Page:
Nextdoor is announcing several new features to its local neighborhood social network today. But a lot of these won’t come as a big surprise to our readers.
As we wrote a few weeks ago, crime and safety reporting and prevention has unexpectedly become the site’s killer app, so to speak. The new version was all about listing to users and doubling down on how they were using the site. It has an increased focus on crime and safety features, with more than 100 police departments around the country now being integrated into neighborhood feeds. The site is similarly focusing on better usability around classifieds and recommendations.
In fact, one of the biggest new features — nearby neighborhoods — I accidentally wrote about in my previous post. My neighborhood was apparently a beta tester so I was already using it. The feature allows you to continue to post and receive messages just within your own hood, or expand to contiguous ones. It gets Nextdoor out of the business of having to navigate where people want to be listed, and is more practical for sending alerts about, say, a missing dog.
Users can set defaults of how often they’d like to receive messages along the lines of location and category. For instance, you can see only alerts from your own neighborhood or only alerts when people are getting rid of free stuff. You can’t yet pick which nearby neighborhoods you want to hear from, which is a significant limitation. That’s coming. But it introduces a lot of technical difficulty to custom tailor essentially every user’s feed with that granularity, says co-founder and CEO Nirav Tolia.
Beyond the product news, Nextdoor is announcing it has raised another $21.6 million in venture capital, bringing its total raised to date to some $40 million. More impressive is that the round was led by Greylock’s David Sze who will be joining the board. Existing investors Benchmark, Shasta, DAG, Allen & Co., also participated along with fellow new investors Bezos Expeditions and Google Ventures.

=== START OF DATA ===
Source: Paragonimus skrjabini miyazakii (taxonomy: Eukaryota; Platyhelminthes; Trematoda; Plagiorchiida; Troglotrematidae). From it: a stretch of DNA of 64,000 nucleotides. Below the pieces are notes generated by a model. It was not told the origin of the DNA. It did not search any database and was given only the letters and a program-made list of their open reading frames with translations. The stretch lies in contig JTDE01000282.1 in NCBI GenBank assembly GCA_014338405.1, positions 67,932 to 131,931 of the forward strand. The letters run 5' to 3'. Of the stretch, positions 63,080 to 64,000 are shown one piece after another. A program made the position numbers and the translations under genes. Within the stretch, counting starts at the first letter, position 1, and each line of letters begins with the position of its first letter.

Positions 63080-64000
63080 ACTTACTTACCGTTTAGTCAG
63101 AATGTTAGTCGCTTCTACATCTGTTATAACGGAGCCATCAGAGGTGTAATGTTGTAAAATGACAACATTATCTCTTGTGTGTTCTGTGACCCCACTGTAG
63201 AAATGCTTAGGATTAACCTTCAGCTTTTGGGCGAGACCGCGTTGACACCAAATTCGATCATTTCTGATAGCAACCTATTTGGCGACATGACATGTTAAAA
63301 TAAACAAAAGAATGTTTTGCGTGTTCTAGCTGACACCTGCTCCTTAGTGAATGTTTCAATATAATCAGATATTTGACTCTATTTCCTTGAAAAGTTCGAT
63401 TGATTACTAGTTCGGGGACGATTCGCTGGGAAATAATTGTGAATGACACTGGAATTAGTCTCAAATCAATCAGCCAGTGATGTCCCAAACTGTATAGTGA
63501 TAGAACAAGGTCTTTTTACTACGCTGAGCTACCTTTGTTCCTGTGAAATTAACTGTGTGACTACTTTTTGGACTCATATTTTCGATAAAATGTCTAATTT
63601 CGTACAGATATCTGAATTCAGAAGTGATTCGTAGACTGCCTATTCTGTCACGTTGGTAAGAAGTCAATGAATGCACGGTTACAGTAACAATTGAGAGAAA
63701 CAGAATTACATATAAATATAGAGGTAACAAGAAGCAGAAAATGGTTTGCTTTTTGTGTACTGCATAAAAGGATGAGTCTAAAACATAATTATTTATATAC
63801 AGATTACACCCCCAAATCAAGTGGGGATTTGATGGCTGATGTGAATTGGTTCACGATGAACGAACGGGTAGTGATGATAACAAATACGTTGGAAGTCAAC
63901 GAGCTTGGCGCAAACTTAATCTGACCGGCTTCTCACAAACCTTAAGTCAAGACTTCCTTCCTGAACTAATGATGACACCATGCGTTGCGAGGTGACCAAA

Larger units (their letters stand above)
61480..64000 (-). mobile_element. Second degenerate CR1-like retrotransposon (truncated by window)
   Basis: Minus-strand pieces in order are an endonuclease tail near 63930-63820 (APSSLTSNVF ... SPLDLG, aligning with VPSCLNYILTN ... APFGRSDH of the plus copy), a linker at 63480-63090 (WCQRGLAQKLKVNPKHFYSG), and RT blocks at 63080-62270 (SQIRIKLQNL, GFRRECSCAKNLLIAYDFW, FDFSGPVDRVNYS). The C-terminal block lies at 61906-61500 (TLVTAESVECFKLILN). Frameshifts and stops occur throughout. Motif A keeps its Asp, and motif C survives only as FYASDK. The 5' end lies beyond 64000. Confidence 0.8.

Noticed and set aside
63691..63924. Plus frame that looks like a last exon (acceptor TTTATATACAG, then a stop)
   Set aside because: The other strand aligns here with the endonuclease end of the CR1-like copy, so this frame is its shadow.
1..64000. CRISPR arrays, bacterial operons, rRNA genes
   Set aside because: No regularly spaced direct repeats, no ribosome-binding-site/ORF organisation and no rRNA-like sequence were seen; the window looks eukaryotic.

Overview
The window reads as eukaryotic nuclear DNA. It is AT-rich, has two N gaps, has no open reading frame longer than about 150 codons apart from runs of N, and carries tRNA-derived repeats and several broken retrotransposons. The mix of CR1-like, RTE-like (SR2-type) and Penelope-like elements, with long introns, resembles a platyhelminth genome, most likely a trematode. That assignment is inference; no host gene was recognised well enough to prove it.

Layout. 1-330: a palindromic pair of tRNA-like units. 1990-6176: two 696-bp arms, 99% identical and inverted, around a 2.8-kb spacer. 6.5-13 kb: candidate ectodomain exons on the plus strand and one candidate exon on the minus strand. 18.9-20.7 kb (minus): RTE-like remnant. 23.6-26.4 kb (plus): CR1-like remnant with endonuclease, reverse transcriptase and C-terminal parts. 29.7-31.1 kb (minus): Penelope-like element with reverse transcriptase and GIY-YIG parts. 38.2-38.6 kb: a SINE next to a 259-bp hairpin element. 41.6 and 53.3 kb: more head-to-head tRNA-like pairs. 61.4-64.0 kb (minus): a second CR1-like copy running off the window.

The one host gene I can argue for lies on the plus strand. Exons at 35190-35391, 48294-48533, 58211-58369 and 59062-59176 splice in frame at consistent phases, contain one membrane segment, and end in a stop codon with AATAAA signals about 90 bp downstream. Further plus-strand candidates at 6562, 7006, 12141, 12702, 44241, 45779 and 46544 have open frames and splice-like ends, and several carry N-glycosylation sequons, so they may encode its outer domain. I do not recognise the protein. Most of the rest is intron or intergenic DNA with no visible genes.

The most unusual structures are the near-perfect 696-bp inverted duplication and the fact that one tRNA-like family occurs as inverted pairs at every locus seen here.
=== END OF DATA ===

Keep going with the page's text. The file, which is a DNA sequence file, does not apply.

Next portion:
Sze invested in both LinkedIn and Facebook, so he’s seen a lot of what has worked well in social media. But not everything he’s touched has turned into a public company. He also invested in Digg, so he’s seen what happens when thinks start promising and go south. Greylock invested a small $2 million in Nextdoor at its last round, so Sze could take a closer look at it. Apparently, he liked what he saw. He put $15 million into this deal — the single largest investment he’s made in any company.
I wrote a post when Digg and Revision3 sold saying Sze was essentially short two boards and hence, up for grabs. Over that time he says he’s seen practically every social startup of interest.. “Nextdoor is the most exciting opportunity I have seen since (Facebook and LinkedIn),” he says. “It has all the early hallmarks that drew me to LinkedIn.”
Indeed, as I wrote a few weeks ago, LinkedIn is the patron saint of sorts for any vertical social network that hopes to build a big business. Nextdoor — like LinkedIn — will take a long time to get to 100 million users, let alone 1 billion, and if it continues to focus on verticals like crime and safety, it could carve out a similarly lucrative business model beyond the same old social and display ads.